Harrison Cady illustrated Thornton Burgess's newspaper bedtime stories from 1913 to 1960. The match was first made by the People's Home Journal; Cady illustrated the first Burgess submissions in 1911 and then became his regular illustrator in the magazine until its demise in 1929. It is Cady, even more than Burgess, perhaps, who is responsible for the popularity of the Burgess characters.
Cady had been a successful illustrator and cartoonist before meeting Burgess. He did editorial cartoon work, for example, for Life (the two below are from 1908).
He was best known, perhaps, for his amazingly detailed Beetleburg cartoons. Below are a couple from St. Nicholas (1912)
He also tried his hand at children's book illustration. I am particularly struck by the image below, from Frances Hodgson Burnett's The Troubles of Queen Silver-bell (1907) which ties together the world of fairy and the "folks of feather and fur" and provides a preview of Cady's "clothed animal" approach to representing the Burgess characters.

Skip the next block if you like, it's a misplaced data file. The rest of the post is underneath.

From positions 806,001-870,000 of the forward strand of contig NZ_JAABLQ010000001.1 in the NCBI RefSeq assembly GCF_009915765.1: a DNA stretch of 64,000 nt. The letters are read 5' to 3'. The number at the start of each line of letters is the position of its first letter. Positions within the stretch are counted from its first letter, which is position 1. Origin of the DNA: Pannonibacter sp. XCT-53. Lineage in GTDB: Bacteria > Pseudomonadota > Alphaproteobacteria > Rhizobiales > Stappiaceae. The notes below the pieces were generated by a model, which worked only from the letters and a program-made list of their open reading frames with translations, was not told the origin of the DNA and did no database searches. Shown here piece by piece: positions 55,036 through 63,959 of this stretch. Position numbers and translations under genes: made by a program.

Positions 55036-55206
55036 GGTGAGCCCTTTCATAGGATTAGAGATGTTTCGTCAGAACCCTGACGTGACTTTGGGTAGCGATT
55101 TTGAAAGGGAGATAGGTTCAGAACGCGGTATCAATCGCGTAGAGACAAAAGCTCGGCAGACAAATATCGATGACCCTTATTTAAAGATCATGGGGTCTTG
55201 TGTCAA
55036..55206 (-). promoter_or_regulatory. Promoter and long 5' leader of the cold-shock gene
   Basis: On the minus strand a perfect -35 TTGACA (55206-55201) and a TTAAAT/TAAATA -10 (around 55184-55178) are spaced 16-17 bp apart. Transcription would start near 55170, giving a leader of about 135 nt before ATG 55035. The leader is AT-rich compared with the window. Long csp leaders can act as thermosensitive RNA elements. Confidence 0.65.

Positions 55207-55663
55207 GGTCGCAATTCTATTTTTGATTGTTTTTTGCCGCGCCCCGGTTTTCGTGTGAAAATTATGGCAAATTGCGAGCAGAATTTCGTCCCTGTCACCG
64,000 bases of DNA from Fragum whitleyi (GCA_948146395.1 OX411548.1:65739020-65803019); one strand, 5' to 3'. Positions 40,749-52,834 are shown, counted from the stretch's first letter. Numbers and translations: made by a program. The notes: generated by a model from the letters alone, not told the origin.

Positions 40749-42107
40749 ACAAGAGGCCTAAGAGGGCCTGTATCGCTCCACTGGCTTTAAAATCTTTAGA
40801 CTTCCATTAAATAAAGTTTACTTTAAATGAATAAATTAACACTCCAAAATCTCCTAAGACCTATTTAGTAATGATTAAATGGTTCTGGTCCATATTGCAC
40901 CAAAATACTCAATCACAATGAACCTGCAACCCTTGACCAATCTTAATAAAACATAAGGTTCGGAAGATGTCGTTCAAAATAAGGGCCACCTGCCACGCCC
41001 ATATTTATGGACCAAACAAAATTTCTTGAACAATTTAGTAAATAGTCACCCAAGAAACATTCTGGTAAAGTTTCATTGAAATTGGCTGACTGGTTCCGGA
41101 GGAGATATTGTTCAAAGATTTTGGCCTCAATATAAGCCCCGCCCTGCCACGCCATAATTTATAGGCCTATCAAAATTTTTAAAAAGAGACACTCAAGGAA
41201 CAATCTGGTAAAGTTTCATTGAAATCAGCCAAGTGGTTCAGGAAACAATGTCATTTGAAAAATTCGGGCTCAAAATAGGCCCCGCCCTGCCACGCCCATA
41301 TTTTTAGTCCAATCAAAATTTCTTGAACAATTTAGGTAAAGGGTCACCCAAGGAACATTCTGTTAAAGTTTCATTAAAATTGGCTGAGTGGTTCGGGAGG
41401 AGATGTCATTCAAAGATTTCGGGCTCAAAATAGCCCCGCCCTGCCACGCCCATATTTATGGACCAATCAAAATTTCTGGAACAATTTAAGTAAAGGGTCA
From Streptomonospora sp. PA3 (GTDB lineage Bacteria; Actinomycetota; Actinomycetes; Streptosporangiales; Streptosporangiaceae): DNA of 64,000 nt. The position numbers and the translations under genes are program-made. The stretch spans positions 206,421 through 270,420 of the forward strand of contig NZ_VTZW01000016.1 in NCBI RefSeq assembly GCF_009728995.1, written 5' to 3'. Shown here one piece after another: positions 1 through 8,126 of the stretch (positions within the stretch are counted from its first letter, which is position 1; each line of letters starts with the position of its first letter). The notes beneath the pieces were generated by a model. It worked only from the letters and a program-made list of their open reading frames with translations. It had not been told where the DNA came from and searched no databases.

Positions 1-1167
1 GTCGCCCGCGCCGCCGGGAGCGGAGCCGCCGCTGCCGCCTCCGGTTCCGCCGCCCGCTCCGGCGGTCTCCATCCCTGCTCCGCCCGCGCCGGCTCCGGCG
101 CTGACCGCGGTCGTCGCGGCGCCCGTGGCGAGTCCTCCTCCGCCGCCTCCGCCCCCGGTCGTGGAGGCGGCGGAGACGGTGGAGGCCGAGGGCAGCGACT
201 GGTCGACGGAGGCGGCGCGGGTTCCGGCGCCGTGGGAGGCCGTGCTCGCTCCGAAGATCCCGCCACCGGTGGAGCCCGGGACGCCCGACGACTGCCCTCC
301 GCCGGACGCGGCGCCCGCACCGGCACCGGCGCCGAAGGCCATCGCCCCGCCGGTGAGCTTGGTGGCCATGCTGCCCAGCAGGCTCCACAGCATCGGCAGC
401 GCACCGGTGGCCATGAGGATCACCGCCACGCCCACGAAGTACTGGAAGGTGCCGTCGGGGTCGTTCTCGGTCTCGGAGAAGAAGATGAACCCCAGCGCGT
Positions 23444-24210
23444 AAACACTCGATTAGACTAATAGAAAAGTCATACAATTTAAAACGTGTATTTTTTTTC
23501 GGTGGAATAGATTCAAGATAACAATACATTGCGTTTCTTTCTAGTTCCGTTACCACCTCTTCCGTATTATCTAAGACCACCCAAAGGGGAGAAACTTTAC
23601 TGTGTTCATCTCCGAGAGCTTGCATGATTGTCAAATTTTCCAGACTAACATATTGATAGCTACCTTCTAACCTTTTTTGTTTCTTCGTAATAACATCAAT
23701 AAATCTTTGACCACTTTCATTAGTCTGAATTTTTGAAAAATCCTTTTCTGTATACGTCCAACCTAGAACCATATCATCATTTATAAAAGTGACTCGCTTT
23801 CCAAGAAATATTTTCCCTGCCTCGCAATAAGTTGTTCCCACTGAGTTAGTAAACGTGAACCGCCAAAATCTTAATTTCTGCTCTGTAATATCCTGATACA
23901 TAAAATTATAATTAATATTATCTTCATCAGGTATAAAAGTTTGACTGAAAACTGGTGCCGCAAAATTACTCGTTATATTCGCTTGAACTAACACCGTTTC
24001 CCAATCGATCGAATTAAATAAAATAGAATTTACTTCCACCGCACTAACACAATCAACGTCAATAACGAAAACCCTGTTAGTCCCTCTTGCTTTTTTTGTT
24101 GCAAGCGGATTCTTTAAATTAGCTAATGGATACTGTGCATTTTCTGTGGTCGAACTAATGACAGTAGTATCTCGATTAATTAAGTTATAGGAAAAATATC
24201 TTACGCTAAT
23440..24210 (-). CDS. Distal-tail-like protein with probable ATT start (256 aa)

The People's Home Journal provided Cady with his largest canvas for Burgess story illustration, even giving him the occasional cover. In the earlier years, the Cady illustrations are remarkably detailed but show hints of the geometrical line-work that would characterize his later illustrations. They also still hadn't completed the transition out of fairy world--as indicated in the concrete representation of "Old Mother Nature" below:
Here's a selection of Green Meadow Club illustrations (patched-up photocopies of Library of Congress microfilm)
The last image shows an early version of Peter Rabbit, Cady's most iconic character (and the star of a later Cady Sunday comic strip).
Cady's newspaper illustrations are much smaller and simpler, given the space and printing limitations of the medium. (Some newspapers evidently saw the illustrations as a space filler, only printing them on occasion). Here's a couple from the later decades of "Burgess Bedtime Stories:"
You can see, at least in these two illustrations, less concern for putting clothes on animals, particularly birds. While Cady greatly added to the value of Bedtime Stories as a commodity (his illustrations were the basis for the Quaddies property), his clothed animal approach became a liability when Burgess desired to be seen more as a naturalist.
Next: Cady's Peter Rabbit